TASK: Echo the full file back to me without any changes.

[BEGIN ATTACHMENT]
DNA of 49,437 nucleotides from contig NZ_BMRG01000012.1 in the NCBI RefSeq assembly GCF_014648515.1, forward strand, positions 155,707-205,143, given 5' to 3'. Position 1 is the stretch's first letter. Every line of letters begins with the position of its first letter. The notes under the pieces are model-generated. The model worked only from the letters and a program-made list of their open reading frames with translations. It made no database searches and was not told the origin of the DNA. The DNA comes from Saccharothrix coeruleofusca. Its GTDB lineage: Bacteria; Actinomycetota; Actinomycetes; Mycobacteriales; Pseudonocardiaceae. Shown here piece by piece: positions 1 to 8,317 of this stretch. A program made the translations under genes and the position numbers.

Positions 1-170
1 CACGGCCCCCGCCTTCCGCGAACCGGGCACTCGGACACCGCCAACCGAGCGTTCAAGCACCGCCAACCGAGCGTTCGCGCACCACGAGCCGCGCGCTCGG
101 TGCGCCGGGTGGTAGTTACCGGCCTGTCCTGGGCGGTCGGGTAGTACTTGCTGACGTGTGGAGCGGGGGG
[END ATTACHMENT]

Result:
DNA of 49,437 nucleotides from contig NZ_BMRG01000012.1 in the NCBI RefSeq assembly GCF_014648515.1, forward strand, positions 155,707-205,143, given 5' to 3'. Position 1 is the stretch's first letter. Every line of letters begins with the position of its first letter. The notes under the pieces are model-generated. The model worked only from the letters and a program-made list of their open reading frames with translations. It made no database searches and was not told the origin of the DNA. The DNA comes from Saccharothrix coeruleofusca. Its GTDB lineage: Bacteria; Actinomycetota; Actinomycetes; Mycobacteriales; Pseudonocardiaceae. Shown here piece by piece: positions 1 to 8,317 of this stretch. A program made the translations under genes and the position numbers.

Positions 1-170
1 CACGGCCCCCGCCTTCCGCGAACCGGGCACTCGGACACCGCCAACCGAGCGTTCAAGCACCGCCAACCGAGCGTTCGCGCACCACGAGCCGCGCGCTCGG
101 TGCGCCGGGTGGTAGTTACCGGCCTGTCCTGGGCGGTCGGGTAGTACTTGCTGACGTGTGGAGCGGGGGG